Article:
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Mr. Ivan Henderson: One of my constituents, Mrs. Baxter, who is involved with a support group, has written to me about a similar case. She was a teacher. She has not been able to teach for the past 11 years, but she really tries to work because she loves her job. Her case offers a prime example. Some weeks, she can work for one hour, or possibly two, but she then has no further energy to cope with more work. Such people want to work, but are unable to because of this disease.

Mr. O'Brien: I am sure that the cases mentioned by my hon. Friend and me can be mirrored a hundred times in each of our constituencies. We all know of people who do not want to remain on benefit; they want to return to work, but find it impossible because of their physical and mental condition.

I realise that other Members want to take part in the debate. I wanted only to make those points on behalf of my constituents. We need to record such serious matters in the House and my right hon. Friend the Minister should take them seriously. I put it to her that the time has now come for us to give serious consideration to identifying and accepting ME. More research must be carried out so that we can prevent the disease, but, in the meantime, ME sufferers should not be denied recognition of their illness, or the benefits to which they are entitled. We talk about reducing social exclusion; this is one way in which we could start to do so. I appeal to my right hon. Friend the Minister to go back to her colleagues and consider the serious issues that have been presented to the House today, and to ensure that the people whom we represent receive the fairness and justice to which they are entitled.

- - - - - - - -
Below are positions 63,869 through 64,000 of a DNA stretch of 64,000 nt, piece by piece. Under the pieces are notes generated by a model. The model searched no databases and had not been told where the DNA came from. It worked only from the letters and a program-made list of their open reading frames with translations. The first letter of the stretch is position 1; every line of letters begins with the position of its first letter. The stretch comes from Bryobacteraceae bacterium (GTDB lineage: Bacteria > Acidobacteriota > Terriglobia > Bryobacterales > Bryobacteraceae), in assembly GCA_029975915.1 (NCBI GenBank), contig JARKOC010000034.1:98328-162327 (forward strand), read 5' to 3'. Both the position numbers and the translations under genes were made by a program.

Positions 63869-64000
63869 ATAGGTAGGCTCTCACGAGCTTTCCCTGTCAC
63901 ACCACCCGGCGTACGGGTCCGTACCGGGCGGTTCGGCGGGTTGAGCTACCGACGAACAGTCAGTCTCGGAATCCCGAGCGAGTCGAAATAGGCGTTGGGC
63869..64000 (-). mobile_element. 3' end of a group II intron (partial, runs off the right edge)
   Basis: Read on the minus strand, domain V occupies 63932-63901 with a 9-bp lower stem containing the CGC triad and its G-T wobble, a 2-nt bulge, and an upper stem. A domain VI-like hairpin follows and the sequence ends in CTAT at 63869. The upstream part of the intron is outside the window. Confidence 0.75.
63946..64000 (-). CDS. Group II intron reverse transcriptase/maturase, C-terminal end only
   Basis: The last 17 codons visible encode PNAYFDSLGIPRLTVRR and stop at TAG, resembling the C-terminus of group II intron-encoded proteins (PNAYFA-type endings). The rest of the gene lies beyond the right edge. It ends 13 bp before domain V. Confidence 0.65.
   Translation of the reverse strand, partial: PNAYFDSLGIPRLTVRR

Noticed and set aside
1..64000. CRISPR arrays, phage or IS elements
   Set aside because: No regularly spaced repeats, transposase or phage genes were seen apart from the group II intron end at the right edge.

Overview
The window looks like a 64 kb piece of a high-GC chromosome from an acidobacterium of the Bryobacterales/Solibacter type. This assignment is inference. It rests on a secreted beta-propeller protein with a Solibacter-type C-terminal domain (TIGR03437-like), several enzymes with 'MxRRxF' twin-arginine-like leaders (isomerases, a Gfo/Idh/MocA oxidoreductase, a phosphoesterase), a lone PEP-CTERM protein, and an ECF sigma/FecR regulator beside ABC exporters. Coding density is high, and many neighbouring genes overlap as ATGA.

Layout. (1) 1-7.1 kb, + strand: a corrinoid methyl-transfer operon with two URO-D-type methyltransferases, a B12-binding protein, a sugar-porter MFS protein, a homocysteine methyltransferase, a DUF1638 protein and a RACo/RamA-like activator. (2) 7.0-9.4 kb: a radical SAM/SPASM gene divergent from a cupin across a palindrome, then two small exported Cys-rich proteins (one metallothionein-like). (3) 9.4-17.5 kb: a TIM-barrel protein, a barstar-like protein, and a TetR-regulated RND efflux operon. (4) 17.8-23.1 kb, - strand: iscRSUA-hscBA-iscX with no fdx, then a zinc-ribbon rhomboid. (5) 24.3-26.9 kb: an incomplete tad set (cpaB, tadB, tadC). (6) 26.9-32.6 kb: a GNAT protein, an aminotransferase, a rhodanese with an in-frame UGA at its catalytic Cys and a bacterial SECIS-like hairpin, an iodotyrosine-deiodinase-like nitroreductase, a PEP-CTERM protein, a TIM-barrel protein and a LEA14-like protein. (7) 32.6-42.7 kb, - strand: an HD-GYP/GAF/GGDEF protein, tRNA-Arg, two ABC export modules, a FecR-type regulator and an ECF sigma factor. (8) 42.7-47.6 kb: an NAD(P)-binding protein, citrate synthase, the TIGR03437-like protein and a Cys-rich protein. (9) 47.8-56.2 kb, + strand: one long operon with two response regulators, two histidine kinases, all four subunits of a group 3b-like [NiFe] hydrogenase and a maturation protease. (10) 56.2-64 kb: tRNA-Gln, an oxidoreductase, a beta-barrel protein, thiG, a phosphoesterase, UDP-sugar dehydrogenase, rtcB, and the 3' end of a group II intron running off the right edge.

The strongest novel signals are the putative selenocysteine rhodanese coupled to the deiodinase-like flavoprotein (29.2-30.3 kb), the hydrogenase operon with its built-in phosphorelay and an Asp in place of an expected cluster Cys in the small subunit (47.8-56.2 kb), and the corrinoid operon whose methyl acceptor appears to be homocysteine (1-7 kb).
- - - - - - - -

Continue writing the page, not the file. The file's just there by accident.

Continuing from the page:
11.54 am

Mr. Jimmy Hood (Clydesdale): I congratulate my hon. Friend the Member for Great Yarmouth (Mr. Wright) on initiating the debate and on affording us the opportunity

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to discuss this important subject. I also congratulate him and his colleagues on the all-party group on the tremendously good work that they are doing.

I have a slight feeling of deja vu, because, as my hon. Friend the Member for Great Yarmouth will be aware, I was the founder chairman of the all-party group on ME. I started it when I was a newly elected Member of Parliament in 1987. I want to share with the House the experiences that were brought to my attention. Myalgic encephalomyelitis is not an easy word to say, but at that time I had never heard of myalgic encephalomyelitis at all. I heard some insulting expressions, such as "yuppie flu", but was not too sure what that meant; it seemed to be a rude description that people used for something that they knew nothing about.